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20 largest local authority landlords call for new government to save council homes

Published on Wednesday, July 10, 2024

4 minute read

Aerial view of Leicester housing

LEICESTER City Council has joined with England’s other largest council landlords – including Southwark, Bristol, Sheffield, Leeds, Birmingham and Dudley – to jointly publish five solutions for the new government to ‘secure the future of England’s council housing.’

Back in March, directors from this cross-party group of 20 local authorities gathered at a summit to address an increasingly urgent financial crisis. Ahead of their full report release later this year, authored by Toby Lloyd and Rose Grayston, an interim release summarises their recommendations.

The report warns that England’s council housing system is broken and its future is in danger. An unsustainable financial model and erratic national policy changes have squeezed their budgets and sent costs soaring. New analysis from Savills shows that councils’ housing budgets will face a £2.2bn ‘black hole’ by 2028. 

Unless something is done soon, it reports that most council landlords will struggle to maintain their existing homes adequately or meet the huge new demands to improve them, let alone build new homes for social rent. Across the country development projects are being cancelled and delayed, with huge implications for the local construction sector, jobs and housing market.

Rather than increasing supply, the reality is that some councils will have no option but to sell more of their existing stock to finance investment in an ever-shrinking portfolio of council homes.

Their recommendations include urgent action to restore lost income and unlock local authority capacity to work with the new government to deliver its promises for new, affordable homes throughout the country.

The five solutions set out detailed and practical recommendations to the new government:

  1. A new fair and sustainable HRA model – including an urgent £644 million one-off rescue injection, and long-term, certain rent and debt agreements.
  2. Reforms to unsustainable Right to Buy policies
  3. Removing red tape on existing funding
  4. A new, long-term Green & Decent Homes Programme
  5. Urgent action to restart stalled building projects, avoiding the loss of construction sector capacity and a market downturn

They make up a plan for a ‘decade of renewal’, with local authorities and central government working together to get ‘Housing Revenue Accounts’ (HRAs) back on stable foundations, bring all homes up to modern and green standards, and deliver the next generation of council homes.

Deputy city mayor and executive lead on housing in Leicester Cllr Elly Cutkelvin said: “In Leicester, we have already taken the unprecedented step of declaring a housing crisis recognising the growing and desperate need for affordable, decent housing.

“As one of the largest council landlords – with almost 20,0000 homes on our books – we are acutely aware of the vital need for stability and an urgent review of the way council housing is funded so we can invest in future proofing our existing housing stock and building more affordable homes.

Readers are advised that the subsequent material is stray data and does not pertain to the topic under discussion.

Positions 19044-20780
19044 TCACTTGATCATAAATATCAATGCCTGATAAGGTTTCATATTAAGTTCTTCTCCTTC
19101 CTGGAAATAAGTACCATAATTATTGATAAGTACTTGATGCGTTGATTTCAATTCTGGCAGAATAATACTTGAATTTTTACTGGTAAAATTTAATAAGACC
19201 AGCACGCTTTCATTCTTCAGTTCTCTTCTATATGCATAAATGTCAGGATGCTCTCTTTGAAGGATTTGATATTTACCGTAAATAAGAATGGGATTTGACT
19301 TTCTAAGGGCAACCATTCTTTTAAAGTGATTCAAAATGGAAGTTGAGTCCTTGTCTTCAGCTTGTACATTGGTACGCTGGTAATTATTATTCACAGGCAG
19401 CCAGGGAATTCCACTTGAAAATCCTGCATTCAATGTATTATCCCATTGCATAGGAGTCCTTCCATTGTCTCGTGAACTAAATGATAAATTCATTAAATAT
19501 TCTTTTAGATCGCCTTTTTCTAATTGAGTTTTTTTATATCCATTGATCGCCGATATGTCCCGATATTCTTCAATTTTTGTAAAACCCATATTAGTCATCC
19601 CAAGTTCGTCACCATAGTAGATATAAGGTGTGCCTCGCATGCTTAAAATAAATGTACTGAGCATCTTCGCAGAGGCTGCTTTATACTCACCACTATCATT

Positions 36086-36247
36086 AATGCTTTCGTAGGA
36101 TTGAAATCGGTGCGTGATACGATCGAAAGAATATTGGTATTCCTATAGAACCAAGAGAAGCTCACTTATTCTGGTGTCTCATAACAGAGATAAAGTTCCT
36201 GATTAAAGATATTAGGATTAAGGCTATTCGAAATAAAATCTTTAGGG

“The loss of council homes through Right to Buy, the cost of maintaining ageing housing stock, restrictive debt and rent agreements and an increasingly unstable and unsustainable funding model means that councils are unable to meet the growing need for affordable homes, plunging many more people further into financial crisis.

“This joint report is an important reminder of the value of council homes and the crisis that councils face as landlords. It is also a call for the new government to help secure the future of our council homes for generations.”

Southwark Council invited all local authorities with around 19,000 council homes or more to jointly produce a report to be published in September. These council landlords have come together in response to their urgent financial challenges and to set out the national policy changes needed to secure their future.

Councillor Kieron Williams, Leader of Southwark Council, said: “Our country’s largest council landlords have come together because we see every day how council homes transform lives for the better.  For families across our country their council home is a foundation - giving them the security needed to put down roots, flourish in childhood, get on at work, stay healthy and age well.

However, erratic policy choices from our last government have left council housing finances completely broken and the system’s future is in danger. Councils are being forced to cancel new build developments, and even sell off council homes, to focus on keeping their existing residents safe.

We are releasing this interim report now, from England’s largest council landlords, because we want to work with the new government from day one to deliver the more and better council homes that our communities need. With a growing number of council landlords on the brink, urgent action is needed to put our national council housing finances back on firm foundations. Our five solutions set out how we can work together to achieve this.”

The 20 local authority landlords jointly publishing this report are:

  1. Southwark Council
  2. Birmingham City Council
  3. Bristol City Council
  4. Camden Council
  5. Dudley Metropolitan Borough Council
  6. Royal Borough of Greenwich
  7. Hull City Council
  8. Islington Council
  9. Hackney Council
  10. Kirklees Metropolitan Borough Council
  11. Lambeth Council
  12. Lewisham Council
  13. City of Wolverhampton Council
  14. Nottingham City Council
  15. Leicester City Council
  16. Newcastle City Council
  17. Rotherham Metropolitan Borough Council
  18. Leeds City Council
  19. Sandwell Council
  20. Sheffield City Council